I'm hoping you can provide me some direction. I recently booked three tickets for my parents on American Airlines for my wedding in the Caribbean. The flights kept changing, and because of overnight layovers and schedule constraints, I ended up having to cancel their flights with American and rebook with another airline.
American agreed to issue a full credit. But a problem arose because I have closed the original Chase credit-card account that I used to buy the tickets. When I spoke to American, they said that if Chase rejected the credit, they would be able to issue a paper-check refund.
This is where the fun began. For the last three months, I have been trying to track down my credit with Chase bank. For whatever reason, they do not have any record of my credit-card account in their system when I try to call their credit-card customer-service number.
I finally received a letter saying that they were waiting for a response from American Airlines. I've tried to call and write the American refunds department to see if it has received the letter, but have heard nothing. I feel like I'm getting the runaround from everyone. Can you help?
- D.C., Houston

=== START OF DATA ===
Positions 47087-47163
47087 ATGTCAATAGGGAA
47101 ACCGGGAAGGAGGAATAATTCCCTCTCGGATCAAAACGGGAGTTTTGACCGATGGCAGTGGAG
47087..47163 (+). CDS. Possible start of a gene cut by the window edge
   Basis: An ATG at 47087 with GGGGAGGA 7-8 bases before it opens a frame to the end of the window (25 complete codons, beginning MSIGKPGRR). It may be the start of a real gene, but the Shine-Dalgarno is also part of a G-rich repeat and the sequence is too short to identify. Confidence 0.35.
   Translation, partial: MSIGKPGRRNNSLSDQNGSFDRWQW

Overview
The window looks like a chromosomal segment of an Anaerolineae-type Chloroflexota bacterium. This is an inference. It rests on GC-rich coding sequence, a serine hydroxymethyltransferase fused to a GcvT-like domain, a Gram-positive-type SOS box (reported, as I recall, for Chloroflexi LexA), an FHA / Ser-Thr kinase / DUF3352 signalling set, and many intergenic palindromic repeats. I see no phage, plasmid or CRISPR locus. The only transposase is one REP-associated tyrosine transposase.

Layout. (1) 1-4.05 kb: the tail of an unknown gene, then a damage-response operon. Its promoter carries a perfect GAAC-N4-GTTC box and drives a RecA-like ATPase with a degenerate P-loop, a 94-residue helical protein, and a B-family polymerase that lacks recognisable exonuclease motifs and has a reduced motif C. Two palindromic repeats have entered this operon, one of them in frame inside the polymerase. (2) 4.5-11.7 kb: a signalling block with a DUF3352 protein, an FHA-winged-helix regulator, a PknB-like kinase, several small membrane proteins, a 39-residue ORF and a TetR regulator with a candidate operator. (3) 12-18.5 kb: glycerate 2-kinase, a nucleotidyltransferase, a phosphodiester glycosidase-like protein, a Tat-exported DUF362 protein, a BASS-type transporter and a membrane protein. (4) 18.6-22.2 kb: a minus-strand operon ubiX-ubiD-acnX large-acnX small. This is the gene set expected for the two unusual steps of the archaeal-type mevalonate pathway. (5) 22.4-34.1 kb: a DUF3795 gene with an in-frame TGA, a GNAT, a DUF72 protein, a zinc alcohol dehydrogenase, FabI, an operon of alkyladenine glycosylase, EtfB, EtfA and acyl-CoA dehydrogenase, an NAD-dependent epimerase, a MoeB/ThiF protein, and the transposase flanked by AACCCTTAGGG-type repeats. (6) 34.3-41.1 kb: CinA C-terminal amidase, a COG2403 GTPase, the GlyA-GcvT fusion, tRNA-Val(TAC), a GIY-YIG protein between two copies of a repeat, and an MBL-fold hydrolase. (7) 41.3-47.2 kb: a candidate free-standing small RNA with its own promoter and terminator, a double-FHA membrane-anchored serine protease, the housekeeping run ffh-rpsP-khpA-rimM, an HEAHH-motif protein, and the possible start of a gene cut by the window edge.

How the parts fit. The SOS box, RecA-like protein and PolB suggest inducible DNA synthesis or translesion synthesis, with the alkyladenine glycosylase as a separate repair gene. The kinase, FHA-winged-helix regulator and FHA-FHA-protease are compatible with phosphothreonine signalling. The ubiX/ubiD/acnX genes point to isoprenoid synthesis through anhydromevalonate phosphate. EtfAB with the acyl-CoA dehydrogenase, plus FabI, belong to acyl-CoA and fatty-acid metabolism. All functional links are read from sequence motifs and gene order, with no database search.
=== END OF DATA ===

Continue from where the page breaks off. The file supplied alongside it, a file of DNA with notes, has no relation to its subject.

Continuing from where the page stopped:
Answer: You are getting the runaround from everyone. American Airlines should have been able to reissue the credit as a check when Chase rejected its payment.
Why didn't it? I can tell you why, in principle: Travel companies, and especially airlines, are fast to take your money but slow to return it. It's just part of their corporate DNA.
In practice, I don't know why this particular refund took so long. I asked American about your case several times (more on that in a moment), and I'm not even sure it knows.
This was preventable. When you're waiting for a refund to a credit card, it's best to delay any changes to your account. Some are unavoidable - for example, when your credit card is stolen, you need to cancel the card immediately. But short of that, I'd postpone any kind of upgrade, downgrade, or revision. Changing your credit-card account can confuse a travel company, causing further delay on top of an existing delay - or, in extreme cases, leading to an outright denial of a refund.
I post the names, numbers, and e-mail addresses of American Airlines' customer-service executives on my website (www.elliott.org/help/american-airlines). An appeal to one of them might have been helpful.
But American isn't the only company to blame for this problem. Your credit-card company could have done better. A written appeal to someone higher up at Chase might have helped. (E-mail addresses at Chase usually follow the format: firstname.lastname@example.org).
I'm not sure whether calling Chase or American helped your case. An e-mail is more efficient and gets you faster results. Phoning may make you feel better, but there's little evidence it accelerates a refund of this type.
Here's another thought: Try making a reservation through a travel agent instead of directly with an airline. An agent would be able to help you with a refund, at no extra charge.
I contacted American on your behalf, and after a few more weeks of trying to track down your money, it finally sent you a check for the full amount of your airfare.